• By dannynolan 15th Feb 18, 6:39 PM
    • 983 Posts
    • 429 Thanks
    dannynolan
    My understanding is as follows:

    Your deferred pension is 64500. This gives you a value of 1,290,000 to be compared to the LTA (20*64500=1290000). That leaves an excess of 40 over the LTA. If you take it all as income, then the LTA charge would be 25%*40K = 10K.

    To pay this, it is possible to get the DB scheme to pay it via commutation. So a charge of 10K gives a pension reduction of 10K/19 = 526.32

    So your annual pension would then be 64500-526.32 = 63,973.68 with the scheme paying the charge.
    Originally posted by The_Doc
    I'm still a bit confused. The excess LTA whether I take it as income or lump sum comes to me NET of 55% (lump sum) or NET of 25% if I take it as taxable income. It is not the physical paying of the tax I'm trying to avoid but the tax liability itself. I can't see that taking a lump sum/ commuting means I avoid the liability.

    Or am I missing something.
    • The_Doc
    • By The_Doc 15th Feb 18, 8:27 PM
    • 80 Posts
    • 58 Thanks
    The_Doc
    55% lump sum is effectively the same as 25% + 75%*40%. So if you are a high rate tax payer, then its the same. If you are are basic rate tax payer, its cheaper to take it is income 25%+75%*20%=40%.

    As you will be HRT, there will be no difference.

    Taking a PCLS has a minor impact but I don't think you can avoid it entirely.

    No PCLS, Pension LTA value = 64500*20=1290000, so 40000 liable to charge
    With max PCLS, Pension LTA value = 48052.6*20+312500=1273553, so 23533 liable to charge

    The above numbers are based on pension of 64500 with commutation rate of exactly 19 using the formulae below.

    PCLS = min (0.25*64500*20, 64500/(3/20+1/comm rate).
    Residual pension = 64500 - PCLS/comm rate

    I don't see a way to avoid the liability completely. Have you included any actual reduction as you mention in post #4 that this is an early retirement?
    • dannynolan
    • By dannynolan 6th Mar 18, 12:12 PM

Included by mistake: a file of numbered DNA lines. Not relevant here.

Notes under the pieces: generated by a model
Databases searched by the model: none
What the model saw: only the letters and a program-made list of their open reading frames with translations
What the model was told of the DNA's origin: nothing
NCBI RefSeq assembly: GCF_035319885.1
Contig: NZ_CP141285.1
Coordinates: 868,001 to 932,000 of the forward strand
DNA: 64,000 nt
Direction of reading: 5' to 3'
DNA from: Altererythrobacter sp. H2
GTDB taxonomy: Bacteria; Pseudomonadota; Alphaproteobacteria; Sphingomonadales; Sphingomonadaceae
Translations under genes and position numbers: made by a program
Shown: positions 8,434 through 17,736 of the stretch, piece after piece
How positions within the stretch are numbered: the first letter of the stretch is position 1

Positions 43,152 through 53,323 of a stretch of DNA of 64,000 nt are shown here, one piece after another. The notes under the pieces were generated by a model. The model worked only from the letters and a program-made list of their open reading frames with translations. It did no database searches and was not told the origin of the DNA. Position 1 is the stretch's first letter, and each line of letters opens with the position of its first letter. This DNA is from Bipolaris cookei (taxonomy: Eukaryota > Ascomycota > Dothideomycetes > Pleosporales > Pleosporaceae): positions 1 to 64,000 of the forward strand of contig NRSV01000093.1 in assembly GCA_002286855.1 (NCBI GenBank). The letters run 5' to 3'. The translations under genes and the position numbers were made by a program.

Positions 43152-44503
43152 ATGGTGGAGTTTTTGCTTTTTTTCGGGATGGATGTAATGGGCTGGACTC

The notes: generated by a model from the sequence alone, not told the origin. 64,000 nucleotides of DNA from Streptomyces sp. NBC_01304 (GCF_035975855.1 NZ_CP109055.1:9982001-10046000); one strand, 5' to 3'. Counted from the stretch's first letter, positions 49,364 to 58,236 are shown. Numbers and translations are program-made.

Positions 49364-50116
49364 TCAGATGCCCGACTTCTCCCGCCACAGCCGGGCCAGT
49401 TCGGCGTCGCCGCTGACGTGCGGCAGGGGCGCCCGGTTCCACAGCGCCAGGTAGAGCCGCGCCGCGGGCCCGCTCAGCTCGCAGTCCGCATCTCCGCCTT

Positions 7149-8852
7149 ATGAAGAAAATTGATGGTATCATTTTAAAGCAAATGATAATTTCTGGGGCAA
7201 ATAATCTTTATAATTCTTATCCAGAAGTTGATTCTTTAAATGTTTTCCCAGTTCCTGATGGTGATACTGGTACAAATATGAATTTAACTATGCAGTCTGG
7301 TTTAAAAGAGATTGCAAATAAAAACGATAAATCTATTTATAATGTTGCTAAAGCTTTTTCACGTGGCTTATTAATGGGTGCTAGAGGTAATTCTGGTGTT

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    • 429 Thanks
    dannynolan
    Doc, thanks for your reply - apologies for not replying sooner but I was flat on my back with a chest infection.

    Yes I have included a reduction for early retirement. I am pulling figures off the Pension adminstrator's quote for me.
    • kidmugsy
    • By kidmugsy 6th Mar 18, 2:47 PM
    • 10,513 Posts
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    kidmugsy
    46,875 pa + 312,500 lump sum.
    Originally posted by dannynolan
    What a neat way to avoid a large annual 40% income tax hit - until your State Retirement Pension begins, anyway.

    What would you do with the lump sum? Buy an island? I suppose you could gift it into a Discretionary Trust with a list of beneficiaries to include widow, children, grandchildren, ... Then be careful to survive seven years and, bingo!, no inheritance tax to pay on it.
    Free the dunston one next time too.
    • kidmugsy
    • By kidmugsy 6th Mar 18, 2:49 PM
    • 10,513 Posts
    • 7,209 Thanks
    kidmugsy
    To pay this, it is possible to get the DB scheme to pay it via commutation. So a charge of 10K gives a pension reduction of 10K/19 = 526.32
    Originally posted by The_Doc
    Is that what is known as "scheme pays"? What is the advantage of dealing with it in that way?
    Free the dunston one next time too.
    • The_Doc
    • By The_Doc 7th Mar 18, 10:09 PM
    • 80 Posts
    • 58 Thanks
    The_Doc
    Getting the scheme to pay allows the commutation rate to be used to convert some of the pension into a lump sum to pay the tax. If you have a good commutation rate, then this can work in your favour.

    Also, if you do not have any DC funds, then getting the scheme to pay (out of pre-tax income) is much superior than paying it of out existing savings.

    Or you may simply not want to crystallise your DC funds, so scheme pays is again a good option.